Flanked by powerful political allies –
including New York City Mayor Michael Bloomberg and openly lesbian
New York City Council Speaker Christine Quinn – New York Governor
David Paterson announced plans to introduce a gay marriage bill in
the General Assembly.
Calling gay marriage a civil rights
issue, Paterson, a Democrat, said he would re-introduce a gay
marriage bill in Albany.
“I'm introducing a bill to bring
marriage equality to the state of New York,” Paterson said to
applause at a press conference in Manhattan this morning.
“I understand the trepidation and
anxiety that people are feeling today. Rights should not be stifled
by fear. What we should understand is that silence should not be a
response to injustice. There is no gain without struggle. And that
if we take no action, we will surely lose,” he said.
With approval ratings below 20 percent,
the governor's gamble with gay rights comes on the heels of two gay
marriage victories. Legislators in Vermont managed to override
Governor Jim Douglas' promised veto on a gay marriage bill, making
the inventor of civil unions for gay and lesbian couples the first
state to endorse gay marriage legislatively,
instead of by court order. And the seven-member Iowa Supreme Court
unanimously struck down that state's gay marriage ban on April 3.
The two victories effectively double the number of states offering
gay marriage in the U.S.
“This is the most thrilling press
conference I've ever been in,” Quinn told reporters. “We now
have the governor of our state not saying 'I'm for this', which would
be great, [but saying] 'I'm going to make this happen and 'I'm going
to make it happen soon'.”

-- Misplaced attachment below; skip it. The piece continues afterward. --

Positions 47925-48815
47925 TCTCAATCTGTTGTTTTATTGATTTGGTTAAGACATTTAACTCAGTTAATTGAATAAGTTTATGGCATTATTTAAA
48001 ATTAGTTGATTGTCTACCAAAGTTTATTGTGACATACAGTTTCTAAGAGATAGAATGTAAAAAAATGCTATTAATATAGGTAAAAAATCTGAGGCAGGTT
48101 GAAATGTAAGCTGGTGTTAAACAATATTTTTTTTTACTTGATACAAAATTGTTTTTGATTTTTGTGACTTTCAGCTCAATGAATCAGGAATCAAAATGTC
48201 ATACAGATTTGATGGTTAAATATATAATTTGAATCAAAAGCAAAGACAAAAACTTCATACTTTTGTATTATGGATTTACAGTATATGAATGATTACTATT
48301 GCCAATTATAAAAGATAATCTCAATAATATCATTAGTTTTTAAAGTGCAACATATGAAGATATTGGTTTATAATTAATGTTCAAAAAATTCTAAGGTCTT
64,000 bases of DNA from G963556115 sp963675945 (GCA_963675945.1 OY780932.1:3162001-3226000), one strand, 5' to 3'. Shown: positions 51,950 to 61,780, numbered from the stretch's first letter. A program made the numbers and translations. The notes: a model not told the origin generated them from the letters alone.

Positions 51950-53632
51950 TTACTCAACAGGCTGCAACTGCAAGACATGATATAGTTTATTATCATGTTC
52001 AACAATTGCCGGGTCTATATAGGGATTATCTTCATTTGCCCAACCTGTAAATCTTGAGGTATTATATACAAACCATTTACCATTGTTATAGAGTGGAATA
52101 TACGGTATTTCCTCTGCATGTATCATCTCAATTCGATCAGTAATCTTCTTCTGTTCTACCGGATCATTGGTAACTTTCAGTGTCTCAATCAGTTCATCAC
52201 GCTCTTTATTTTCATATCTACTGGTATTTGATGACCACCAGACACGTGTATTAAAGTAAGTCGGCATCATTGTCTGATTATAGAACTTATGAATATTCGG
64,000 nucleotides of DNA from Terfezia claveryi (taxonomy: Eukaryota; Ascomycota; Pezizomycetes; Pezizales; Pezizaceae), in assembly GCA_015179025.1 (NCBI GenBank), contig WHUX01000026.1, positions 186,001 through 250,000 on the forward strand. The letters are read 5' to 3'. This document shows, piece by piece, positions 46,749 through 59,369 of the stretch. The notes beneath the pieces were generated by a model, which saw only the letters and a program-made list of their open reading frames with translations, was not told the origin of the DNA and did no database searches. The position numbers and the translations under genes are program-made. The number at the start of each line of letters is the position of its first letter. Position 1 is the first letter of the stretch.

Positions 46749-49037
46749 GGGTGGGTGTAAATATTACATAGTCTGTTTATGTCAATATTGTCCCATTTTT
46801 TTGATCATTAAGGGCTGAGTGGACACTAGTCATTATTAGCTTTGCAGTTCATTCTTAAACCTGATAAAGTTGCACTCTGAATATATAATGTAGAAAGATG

Alan Van Capelle, executive director of
Empire State Pride Agenda, a group that lobbies for gay marriage in
New York, called Paterson the nation's most “effective and powerful
advocate” on gay marriage.
But it might have been Van Capelle's
remarks soon after Vermont's groundbreaking override veto that
stirred the gay marriage pot in New York.
“We are thrilled that Vermont –
another one of New York's neighbors – has passed a marriage
equality bill through the state legislature,” Van Capelle said in a
statement. “But I'm embarrassed for New York state.”
“We hope that our state Senate in New
York will now look at three of the states that surround New York –
Massachusetts, Connecticut and now Vermont – and realize that we
are falling behind,” he added.
The next day, Paterson began talking
about re-introducing a gay marriage bill. It is the same bill
Assembly members approved and Republican Senate leaders blocked in
Democrats now lead in the Senate, but
support remains unclear. State Senate Majority Leader Malcolm A.
Smith, a Democrat and gay marriage supporter, admitted during a Human
Rights Campaign fundraiser in February that he does not have the
votes to pass gay marriage in the Empire State. And Senator Ruben
Diaz, a Democrat from the Bronx and a gay marriage opponent, has
already begun meeting with gay marriage opponents and religious
leaders to discuss how to thwart passage of gay marriage in New York.